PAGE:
So, I’m feeling nostalgic about my online content creation experience for two reasons. First: a couple of days ago, I met the guy who facilitated online content creation for me and had a long discussion on new media – what was, is and will be – apart from what almost everyone is doing wrong now. Second: I’ve been named Time Magazine’s ‘Person of the Year’ (as have you, I hope)…and I read this. If you’re reading this, consider youself tagged and do post about how you started creating content online.
March 2000, I chanced upon a small paragraph in Mid Day, about a youth community called freshlimesoda.com. I went, I saw, I thought it was all hype. A few months later, I revisited, this time posting anonymously as Alter Ego, and was hooked within a few days. I posted my first column there, apart from articles and, of course, my first short story. From then on, till the site shut down, I must have visited it at least every day (sometimes four-five times a day, at a cybercafe). Till date, no community has measured up in terms of intellectual stimulation, level of debate and fun.
I created my own website, and someone found it, liked it and wrote about it on a little known community at Khwab, which is where I was introduced to blogging. This wont work,blogging is too small, said the skeptic in me after I had registered my own blogspot blog (and revived later). I designed a new site in 2003 and included a blog, which soon became the only part of the site to be updated. And I was hooked on to blogging. Now, my latest online home(s) are blogs – here and here.
(Update: Can’t believe I forgot to mention Motif, which Jay and I, alongwith Rahul and Aakanksha ran for a year and a half. For a while there, I was in a zone, writing a story a fortnight…sometimes more. We struggled with it, but got a lot of support from the friends we had, and the friends we made. Eventually, the lack of a business model killed it, which is why I remain skeptical about Web 2.0. The business model needs to be in place before you seek traction…)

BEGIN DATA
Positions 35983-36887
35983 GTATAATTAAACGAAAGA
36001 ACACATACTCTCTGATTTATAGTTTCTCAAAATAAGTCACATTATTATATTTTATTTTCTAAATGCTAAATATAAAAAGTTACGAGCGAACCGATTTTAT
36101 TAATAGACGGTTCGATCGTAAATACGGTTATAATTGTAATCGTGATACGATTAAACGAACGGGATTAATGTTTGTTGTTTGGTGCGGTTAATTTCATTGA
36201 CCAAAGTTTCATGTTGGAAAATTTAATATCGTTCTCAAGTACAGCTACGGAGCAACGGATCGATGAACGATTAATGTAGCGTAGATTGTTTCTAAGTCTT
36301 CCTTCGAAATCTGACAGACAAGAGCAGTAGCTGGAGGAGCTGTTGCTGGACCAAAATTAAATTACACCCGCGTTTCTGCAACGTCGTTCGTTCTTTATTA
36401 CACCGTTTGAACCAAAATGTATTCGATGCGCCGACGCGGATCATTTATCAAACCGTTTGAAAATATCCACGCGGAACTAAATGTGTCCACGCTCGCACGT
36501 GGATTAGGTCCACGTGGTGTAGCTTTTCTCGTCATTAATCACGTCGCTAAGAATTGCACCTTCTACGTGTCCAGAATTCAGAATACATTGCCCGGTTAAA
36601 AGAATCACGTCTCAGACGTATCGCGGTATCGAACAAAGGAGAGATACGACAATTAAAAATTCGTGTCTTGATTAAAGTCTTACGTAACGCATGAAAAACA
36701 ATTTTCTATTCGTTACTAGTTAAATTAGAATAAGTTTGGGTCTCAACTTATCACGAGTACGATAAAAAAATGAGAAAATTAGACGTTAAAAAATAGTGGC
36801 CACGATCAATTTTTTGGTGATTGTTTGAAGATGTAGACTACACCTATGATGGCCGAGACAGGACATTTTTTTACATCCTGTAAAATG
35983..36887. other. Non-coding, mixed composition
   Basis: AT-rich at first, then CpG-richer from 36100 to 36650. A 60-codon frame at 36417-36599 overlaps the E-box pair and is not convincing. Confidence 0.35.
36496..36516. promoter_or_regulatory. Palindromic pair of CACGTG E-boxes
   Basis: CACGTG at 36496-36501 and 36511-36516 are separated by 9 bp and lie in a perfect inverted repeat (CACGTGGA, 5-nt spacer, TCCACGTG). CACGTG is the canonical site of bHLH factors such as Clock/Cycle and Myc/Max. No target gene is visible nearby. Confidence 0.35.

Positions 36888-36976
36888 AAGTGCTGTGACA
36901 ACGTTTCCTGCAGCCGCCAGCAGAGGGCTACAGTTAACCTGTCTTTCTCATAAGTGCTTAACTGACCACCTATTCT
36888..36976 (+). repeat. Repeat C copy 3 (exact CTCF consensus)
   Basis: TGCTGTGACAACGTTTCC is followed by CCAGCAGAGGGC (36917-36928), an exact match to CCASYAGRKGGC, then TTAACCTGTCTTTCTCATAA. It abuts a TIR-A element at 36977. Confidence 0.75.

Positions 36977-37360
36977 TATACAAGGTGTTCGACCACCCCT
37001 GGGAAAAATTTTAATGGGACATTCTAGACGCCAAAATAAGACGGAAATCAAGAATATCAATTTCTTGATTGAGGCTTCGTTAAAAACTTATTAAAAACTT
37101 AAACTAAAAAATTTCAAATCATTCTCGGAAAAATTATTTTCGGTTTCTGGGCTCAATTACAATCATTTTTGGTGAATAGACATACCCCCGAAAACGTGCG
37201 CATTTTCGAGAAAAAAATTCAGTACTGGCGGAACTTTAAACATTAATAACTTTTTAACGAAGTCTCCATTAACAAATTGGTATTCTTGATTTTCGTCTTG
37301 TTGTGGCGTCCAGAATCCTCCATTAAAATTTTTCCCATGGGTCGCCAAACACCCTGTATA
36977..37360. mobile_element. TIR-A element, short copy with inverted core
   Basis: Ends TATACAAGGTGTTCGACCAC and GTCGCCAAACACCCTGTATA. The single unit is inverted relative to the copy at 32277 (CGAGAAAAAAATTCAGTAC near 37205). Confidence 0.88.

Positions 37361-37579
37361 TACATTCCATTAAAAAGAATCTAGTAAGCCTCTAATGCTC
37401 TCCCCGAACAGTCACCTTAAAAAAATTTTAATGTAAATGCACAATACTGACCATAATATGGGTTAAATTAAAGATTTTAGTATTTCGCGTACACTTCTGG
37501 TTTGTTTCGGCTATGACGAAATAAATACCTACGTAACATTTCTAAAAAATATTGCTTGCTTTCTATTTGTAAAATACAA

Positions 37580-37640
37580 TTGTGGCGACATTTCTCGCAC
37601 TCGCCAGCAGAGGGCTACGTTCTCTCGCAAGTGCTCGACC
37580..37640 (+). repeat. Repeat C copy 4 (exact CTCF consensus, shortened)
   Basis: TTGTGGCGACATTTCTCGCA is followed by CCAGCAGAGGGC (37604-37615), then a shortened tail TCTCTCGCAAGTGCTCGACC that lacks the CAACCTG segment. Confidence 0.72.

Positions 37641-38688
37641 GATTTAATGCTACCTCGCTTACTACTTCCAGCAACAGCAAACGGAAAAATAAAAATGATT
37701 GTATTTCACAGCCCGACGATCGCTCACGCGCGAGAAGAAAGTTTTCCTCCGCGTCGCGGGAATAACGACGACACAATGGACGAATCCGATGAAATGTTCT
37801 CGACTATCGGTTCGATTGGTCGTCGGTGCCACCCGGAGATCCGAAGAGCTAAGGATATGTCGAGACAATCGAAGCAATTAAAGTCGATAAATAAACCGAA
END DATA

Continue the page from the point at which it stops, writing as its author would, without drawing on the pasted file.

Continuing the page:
That takes me back to what I had discussed with Parmesh about recent developments in Social Media in India:
– No community, none at all, gives young people the respect they deserve. That ‘What’s hot, what’s not’ idiocy has just been transferred from offline to online. To quite an extent, that is what is pushing them to join social networking and blogs. On all other media, all that they get is patronization by marketers who have forgotten what it was like for them when they were teenagers. Parmesh was way ahead of his time with that idea. I think FLS used to get 30,000 hits a week in 2000-2001…
– Not many Indian social media sites focus on the users, which is the biggest marketing mistake possible. Most focus entirely on the product and copy-paste a successful international idea. Some think users can be bribed or enticed by offering money, or pushing their product in their face.
– Almost all Indian social media websites ignore the offline aspect of user experience…of being faciliatators. (Update: ) …unless they’re an event site.
I’m going to elaborate on all of these points one by one, with personal examples…possibly at ContentSutra if we think it fits the mandate.
Also, if you’re a Limer – Parmesh and I talked about a Freshlimesoda.com reunion for when I’m in Bombay next month (for this very promising conference). Leave a message/send me a mail/SMS or call me at +91-98103-10053, if you’re game.
Update: Spoke to KC today, after almost a year, to tell him about the get-together. Realized then that it’s almost five years to the day that we had our Delhi offliner…thirteen people had attended. Pooja, Vikram and Zenwark had come down to Delhi from Gwalior, and Astleviz and deda1us from Jodhpur for the offliner. Photos from Delhi and Bombay offliners here.